In a landmark judgment, the UK Department for Environment, Food and Rural Affairs has decided to legally grant 15 Eurasian beaver families the permanent “right to remain” within their habitat on the River Otter in East Devon, England.

The “most groundbreaking government decision for England’s wildlife for a generation” comes following a five-year study by the Devon Wildlife Trust regarding beavers’ impact on the local environment and marks the first time in history the English government has supported the reintroduction of an extinct native species within the country. Beavers proved beneficial to the local ecology, the study showed, leading to increased fish biomass, improved water quality, and more food for other animals. Meanwhile, their dams serve as effective flood barriers, preventing nearby homes from being filled with water during storms.

Around 400 years ago, beavers in England went extinct after people hunted them for their meat, fur, and a bodily fluid called castoreum, which is used in perfume, medicine, and food, according to BBC. Since then, the first evidence of a wild breeding population in the country appeared in 2013, when video footage of a young beaver swimming along the River Otter surfaced.

At first, the government threatened to remove the beavers, as unsubstantiated rumors about activists illegally releasing them into the wild in an attempt to revive their numbers surfaced. The Devon Wildlife Trust and University of Exeter, however, won a hard-fought legal battle for the right to study the creatures, who are now legally protected regardless of whether they were deliberately or accidentally returned to their natural environment.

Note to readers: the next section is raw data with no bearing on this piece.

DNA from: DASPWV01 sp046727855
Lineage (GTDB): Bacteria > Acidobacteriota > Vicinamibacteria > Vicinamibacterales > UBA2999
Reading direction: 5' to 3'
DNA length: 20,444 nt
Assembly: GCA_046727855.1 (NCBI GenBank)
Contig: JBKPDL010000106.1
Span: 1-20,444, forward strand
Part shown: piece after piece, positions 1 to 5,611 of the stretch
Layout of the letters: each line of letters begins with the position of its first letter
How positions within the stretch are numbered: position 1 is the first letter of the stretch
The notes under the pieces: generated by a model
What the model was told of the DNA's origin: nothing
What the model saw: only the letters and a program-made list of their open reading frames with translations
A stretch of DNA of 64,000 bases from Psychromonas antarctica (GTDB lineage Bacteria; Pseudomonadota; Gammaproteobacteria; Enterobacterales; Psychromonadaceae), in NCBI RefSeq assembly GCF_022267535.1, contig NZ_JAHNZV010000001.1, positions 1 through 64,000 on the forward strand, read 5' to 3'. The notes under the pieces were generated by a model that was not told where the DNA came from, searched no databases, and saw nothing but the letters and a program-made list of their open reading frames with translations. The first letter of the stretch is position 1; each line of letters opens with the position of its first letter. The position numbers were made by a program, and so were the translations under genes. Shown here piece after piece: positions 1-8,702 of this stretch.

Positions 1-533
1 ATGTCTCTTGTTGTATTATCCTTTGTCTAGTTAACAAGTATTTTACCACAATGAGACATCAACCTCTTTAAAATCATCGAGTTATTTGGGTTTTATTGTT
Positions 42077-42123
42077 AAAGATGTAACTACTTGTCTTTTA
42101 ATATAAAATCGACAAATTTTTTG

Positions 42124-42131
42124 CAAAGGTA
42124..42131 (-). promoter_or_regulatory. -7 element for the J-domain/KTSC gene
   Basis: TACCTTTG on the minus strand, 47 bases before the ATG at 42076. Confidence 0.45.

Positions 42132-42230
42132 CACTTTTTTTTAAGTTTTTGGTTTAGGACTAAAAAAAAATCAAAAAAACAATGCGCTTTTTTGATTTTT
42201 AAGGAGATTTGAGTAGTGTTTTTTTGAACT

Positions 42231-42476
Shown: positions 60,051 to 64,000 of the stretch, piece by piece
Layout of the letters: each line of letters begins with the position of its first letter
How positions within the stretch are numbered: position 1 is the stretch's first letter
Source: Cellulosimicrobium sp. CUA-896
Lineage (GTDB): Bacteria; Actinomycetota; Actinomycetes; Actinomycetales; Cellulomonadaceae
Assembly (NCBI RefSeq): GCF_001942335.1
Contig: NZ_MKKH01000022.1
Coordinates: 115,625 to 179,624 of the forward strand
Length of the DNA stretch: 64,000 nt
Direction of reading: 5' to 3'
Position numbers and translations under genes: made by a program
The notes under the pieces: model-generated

Citing the revival of England’s beaver population as a “public good,” Environment Minister Rebecca Pow mentioned that there will be ongoing attempts to conserve the species, including possibly compensating farmers and landowners in exchange for allowing the animals to live on their land.

There are around 50 beavers living along the River Otter today, all of whom are considered disease-free and non-threatening to the local communities and wildlife that they share their environment with.